16 Common Python Runtime Errors Beginners Find

Figuring out what Python’s error messages mean can be kind of tricky when you are first learning the language. Here’s a list of common errors that result in runtime error messages which will crash your program.

 

1) Forgetting to put a : at the end of an if, elif, else, for, while, class, or def statement. (Causes “SyntaxError: invalid syntax”)

This error happens with code like this:

if spam == 42
    print('Hello!')

 

2) Using = instead of ==. (Causes “SyntaxError: invalid syntax”)

The = is the assignment operator while == is the “is equal to” comparison operator. This error happens with code like this:

if spam = 42:
    print('Hello!')

 

3) Using the wrong amount of indentation. (Causes “IndentationError: unexpected indent” and “IndentationError: unindent does not match any outer indentation level” and “IndentationError: expected an indented block”)

Remember that the indentation only increases after a statement ending with a : colon, and afterwards must return to the previous indentation. This error happens with code like this:

print('Hello!')
    print('Howdy!')

…and this:

if spam == 42:
    print('Hello!')
  print('Howdy!')

…and this:

if spam == 42:
print('Hello!')

 

4) Forgetting the len() call in a for loop statement. (Causes “TypeError: 'list' object cannot be interpreted as an integer”)

Commonly you want to iterate over the indexes of items in a list or string, which requires calling the range() function. Just remember to pass the return value of len(someList), instead of passing just someList.

This error happens with code like this:

spam = ['cat', 'dog', 'mouse']
for i in range(spam):
    print(spam[i])

(Update: As a few have pointed out, what you might need is just for i in spam: rather than the above code. But the above is for the very legitimate case where you need the index in the body of the loop, rather than just the value itself.)

 

5) Trying to modify a string value. (Causes “TypeError: 'str' object does not support item assignment”)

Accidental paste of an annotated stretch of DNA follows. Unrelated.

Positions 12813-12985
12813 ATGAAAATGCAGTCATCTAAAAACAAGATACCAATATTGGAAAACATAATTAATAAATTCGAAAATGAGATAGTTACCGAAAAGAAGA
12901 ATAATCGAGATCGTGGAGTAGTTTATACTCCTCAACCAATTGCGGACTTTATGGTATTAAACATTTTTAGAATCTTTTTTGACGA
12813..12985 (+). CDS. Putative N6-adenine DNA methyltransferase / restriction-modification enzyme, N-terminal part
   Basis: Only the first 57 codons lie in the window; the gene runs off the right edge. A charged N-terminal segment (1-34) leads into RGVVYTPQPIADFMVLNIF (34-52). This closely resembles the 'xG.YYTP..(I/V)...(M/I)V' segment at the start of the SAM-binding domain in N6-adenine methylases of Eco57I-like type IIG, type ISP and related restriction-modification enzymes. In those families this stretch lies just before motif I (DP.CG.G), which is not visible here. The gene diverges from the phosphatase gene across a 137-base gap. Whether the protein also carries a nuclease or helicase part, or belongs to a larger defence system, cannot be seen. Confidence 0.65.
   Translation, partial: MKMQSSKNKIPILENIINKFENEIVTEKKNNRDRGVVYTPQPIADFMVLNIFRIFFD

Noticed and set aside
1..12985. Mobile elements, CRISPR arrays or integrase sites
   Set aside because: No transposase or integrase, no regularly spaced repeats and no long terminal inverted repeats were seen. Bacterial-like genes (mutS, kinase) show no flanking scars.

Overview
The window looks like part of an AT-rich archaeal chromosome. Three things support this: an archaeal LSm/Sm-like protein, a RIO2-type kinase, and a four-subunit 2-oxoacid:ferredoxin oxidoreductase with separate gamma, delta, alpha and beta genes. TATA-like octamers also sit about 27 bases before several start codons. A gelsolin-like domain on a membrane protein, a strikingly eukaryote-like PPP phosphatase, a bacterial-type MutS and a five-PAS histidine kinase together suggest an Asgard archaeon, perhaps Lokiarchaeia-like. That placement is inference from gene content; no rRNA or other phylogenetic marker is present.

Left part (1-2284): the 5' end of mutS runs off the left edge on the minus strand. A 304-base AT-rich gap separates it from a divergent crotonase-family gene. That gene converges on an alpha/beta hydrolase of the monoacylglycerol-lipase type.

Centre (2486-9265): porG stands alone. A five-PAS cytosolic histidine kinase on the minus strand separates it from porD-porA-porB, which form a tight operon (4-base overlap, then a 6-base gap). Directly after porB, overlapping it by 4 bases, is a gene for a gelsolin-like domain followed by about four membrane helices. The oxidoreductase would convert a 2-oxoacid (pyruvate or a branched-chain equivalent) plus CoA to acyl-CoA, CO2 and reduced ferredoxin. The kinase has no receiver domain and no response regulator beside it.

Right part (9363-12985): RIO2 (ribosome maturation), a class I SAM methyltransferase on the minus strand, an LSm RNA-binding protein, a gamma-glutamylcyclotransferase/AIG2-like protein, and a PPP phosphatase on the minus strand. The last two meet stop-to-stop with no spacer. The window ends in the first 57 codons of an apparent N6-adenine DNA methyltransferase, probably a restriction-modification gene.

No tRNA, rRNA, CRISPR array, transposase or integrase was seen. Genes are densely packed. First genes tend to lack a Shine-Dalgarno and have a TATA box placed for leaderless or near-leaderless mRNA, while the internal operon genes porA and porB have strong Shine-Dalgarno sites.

Strings are an immutable data type. This error happens with code like this:

spam = 'I have a pet cat.'
spam[13] = 'r'
print(spam)

What you probably want is this:

spam = 'I have a pet cat.'
spam = spam[:13] + 'r' + spam[14:]
print(spam)

 

6) Trying to concatenate a non-string value to a string value. (Causes “TypeError: Can't convert 'int' object to str implicitly”)

This error happens with code like this:

numEggs = 12
print('I have ' + numEggs + ' eggs.')

What you want to do is this:

numEggs = 12
print('I have ' + str(numEggs) + ' eggs.')

…or this:

numEggs = 12
print('I have %s eggs.' % (numEggs))

 

7) Forgetting a quote to begin or end a string value. (Causes “SyntaxError: EOL while scanning string literal”)

This error happens with code like this:

print(Hello!')

…or this:

print('Hello!)

…or this:

myName = 'Al'
print('My name is ' + myName + . How are you?')

 

8) A typo for a variable or function name. (Causes “NameError: name 'fooba' is not defined”)

This error happens with code like this:

foobar = 'Al'
print('My name is ' + fooba)

…or this:

spam = ruond(4.2)

…or this:

spam = Round(4.2)

 

9) A typo for a method name. (Causes “AttributeError: 'str' object has no attribute 'lowerr'”)

This error happens with code like this:

spam = 'THIS IS IN LOWERCASE.'
spam = spam.lowerr()

 

10) Going past the last index of a list. (Causes “IndexError: list index out of range”)

This error happens with code like this:

spam = ['cat', 'dog', 'mouse']
print(spam[6])